Heltec Cubecell HTCC AB01 Arduino Guide
Introduction to Guide
Before we begin, please make sure you've followed the steps from this guide, which goes over some initial setup steps.
Objective and Requirements
In this guide, you will learn:
- How to setup your environment
- How to program a basic application that will send packets over the Helium Network
- Verify real-time packets sent to the Helium Console via Hotspot that's in range
For this example, you will need the following:
Adding the Antenna
Your board should have come with a U.FL antenna. All you have to do is attached it to the U.FL port as shown in the image at the top of the guide.
Next, let's connect our board to our computer with a USB 2.0 A-Male to Micro B cable.
Getting the Arduino IDE
Download and install the latest version of Arduino IDE for your preferred OS.
Arduino Board Support
The Heltec CubeCell Board requires one Arduino board support package. Follow the instructions below to install.
To install, open your Arduino IDE:
- Navigate to (File > Preferences), (Arduino > Preferences) on MacOS.
- Find the section at the bottom called Additional Boards Manager URLs:
- Add this URL in the text box:
- Close the Preferences windows
Next, to install this board support package:
- Navigate to (Tools > Boards > Boards Manager...)
- Search for CubeCell Dev-boards
- Select the newest version and click Install
Manual updates to the Heltec runtime libraries
Some versions of Heltec's runtime libraries have set default configuration variables to values that are incompatible with the Helium network, especially when the Heltec device is configured targeting the North American market.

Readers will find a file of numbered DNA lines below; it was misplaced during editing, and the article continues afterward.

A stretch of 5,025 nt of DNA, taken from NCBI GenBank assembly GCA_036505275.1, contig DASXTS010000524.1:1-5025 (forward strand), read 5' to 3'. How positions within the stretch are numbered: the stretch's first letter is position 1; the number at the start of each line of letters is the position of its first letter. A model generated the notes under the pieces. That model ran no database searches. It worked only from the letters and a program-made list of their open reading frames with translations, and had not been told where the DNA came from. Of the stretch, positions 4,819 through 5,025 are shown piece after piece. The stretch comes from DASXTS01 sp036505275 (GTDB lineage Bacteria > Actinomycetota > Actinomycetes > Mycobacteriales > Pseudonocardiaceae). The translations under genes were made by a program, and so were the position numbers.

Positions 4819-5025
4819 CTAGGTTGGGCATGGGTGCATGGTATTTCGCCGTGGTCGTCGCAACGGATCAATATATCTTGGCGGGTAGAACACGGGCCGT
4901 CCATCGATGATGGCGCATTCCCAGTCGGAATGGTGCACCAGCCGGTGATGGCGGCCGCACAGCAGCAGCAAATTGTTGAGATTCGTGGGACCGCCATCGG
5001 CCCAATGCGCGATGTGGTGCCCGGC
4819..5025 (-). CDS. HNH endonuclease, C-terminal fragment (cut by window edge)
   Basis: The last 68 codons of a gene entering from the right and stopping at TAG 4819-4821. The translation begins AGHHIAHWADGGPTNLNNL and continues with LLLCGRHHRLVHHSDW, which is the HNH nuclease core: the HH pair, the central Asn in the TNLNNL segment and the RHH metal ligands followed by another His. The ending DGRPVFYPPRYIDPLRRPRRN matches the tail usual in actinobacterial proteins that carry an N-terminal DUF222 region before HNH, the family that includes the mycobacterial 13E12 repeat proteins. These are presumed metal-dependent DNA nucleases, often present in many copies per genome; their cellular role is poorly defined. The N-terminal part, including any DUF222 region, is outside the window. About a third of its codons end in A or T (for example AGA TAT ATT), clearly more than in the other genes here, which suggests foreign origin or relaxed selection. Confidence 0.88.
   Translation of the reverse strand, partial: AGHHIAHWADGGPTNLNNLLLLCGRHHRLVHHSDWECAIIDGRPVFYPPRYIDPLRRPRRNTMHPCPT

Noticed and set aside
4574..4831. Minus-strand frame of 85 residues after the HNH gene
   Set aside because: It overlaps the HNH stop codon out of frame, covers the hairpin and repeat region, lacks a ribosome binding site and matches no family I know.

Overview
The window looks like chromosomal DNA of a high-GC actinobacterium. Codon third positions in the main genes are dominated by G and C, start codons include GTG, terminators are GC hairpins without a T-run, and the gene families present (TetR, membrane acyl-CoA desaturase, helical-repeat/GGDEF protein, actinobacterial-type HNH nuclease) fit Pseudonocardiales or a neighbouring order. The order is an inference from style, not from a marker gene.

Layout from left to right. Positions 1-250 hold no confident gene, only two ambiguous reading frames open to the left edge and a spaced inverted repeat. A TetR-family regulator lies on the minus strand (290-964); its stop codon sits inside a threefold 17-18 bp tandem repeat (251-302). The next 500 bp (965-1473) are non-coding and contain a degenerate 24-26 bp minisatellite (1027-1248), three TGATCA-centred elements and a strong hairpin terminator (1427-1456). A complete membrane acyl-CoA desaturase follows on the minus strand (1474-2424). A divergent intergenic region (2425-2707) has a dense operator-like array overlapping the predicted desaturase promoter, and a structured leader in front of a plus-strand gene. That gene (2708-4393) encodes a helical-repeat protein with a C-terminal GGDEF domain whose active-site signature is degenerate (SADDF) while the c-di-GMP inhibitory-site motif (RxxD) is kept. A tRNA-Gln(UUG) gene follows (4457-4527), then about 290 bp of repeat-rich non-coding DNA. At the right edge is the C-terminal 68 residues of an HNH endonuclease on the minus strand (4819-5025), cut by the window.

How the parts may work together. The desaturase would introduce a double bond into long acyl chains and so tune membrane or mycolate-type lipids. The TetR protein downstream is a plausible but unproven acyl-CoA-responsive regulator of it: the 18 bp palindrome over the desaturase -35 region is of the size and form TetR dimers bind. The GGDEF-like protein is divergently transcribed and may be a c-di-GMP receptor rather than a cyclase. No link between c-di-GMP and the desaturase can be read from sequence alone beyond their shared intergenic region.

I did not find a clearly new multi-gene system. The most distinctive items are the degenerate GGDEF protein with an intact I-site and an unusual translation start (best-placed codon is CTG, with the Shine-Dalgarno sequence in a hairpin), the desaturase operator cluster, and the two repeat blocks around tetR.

The following discusses two Heltec runtime files that must be inspected to ensure compatibility. The exact location of these files will depend on which operating system you are using, Windows, Linux, or Mac as well as where the Arduino IDE is installed.
The typical top-level locations of the runtime libraries is shown below for each operating system. From there the following discussions will present to you the file locations within these top-level directories/folders. Please note the Heltec library version numbers are expected to change as time goes on.
XXXXX denotes your specfic user id.
Arduino IDE library location
Verify LoRaWAN Data Rate
Within an editor of your choice open the file path formed by prepending the above described platform specific top level directory structure to the following file:
Within this file look for
Depending on the version of the Heltec runtime that is installed this default may be set to DR_0, DR_3, DR_5 or some other value. Note: DR_5 is not valid for US915, the North American market.
The defaultDrForNoAdr setting is tied directly to the maximum size of the data packet you are transferring.
NOTE: If you try to transfer a packet that is larger than this setting allows, your device may successfully join the network but the data transmitted will fail silently.
|Data Rate (DR)||Max Application Payload|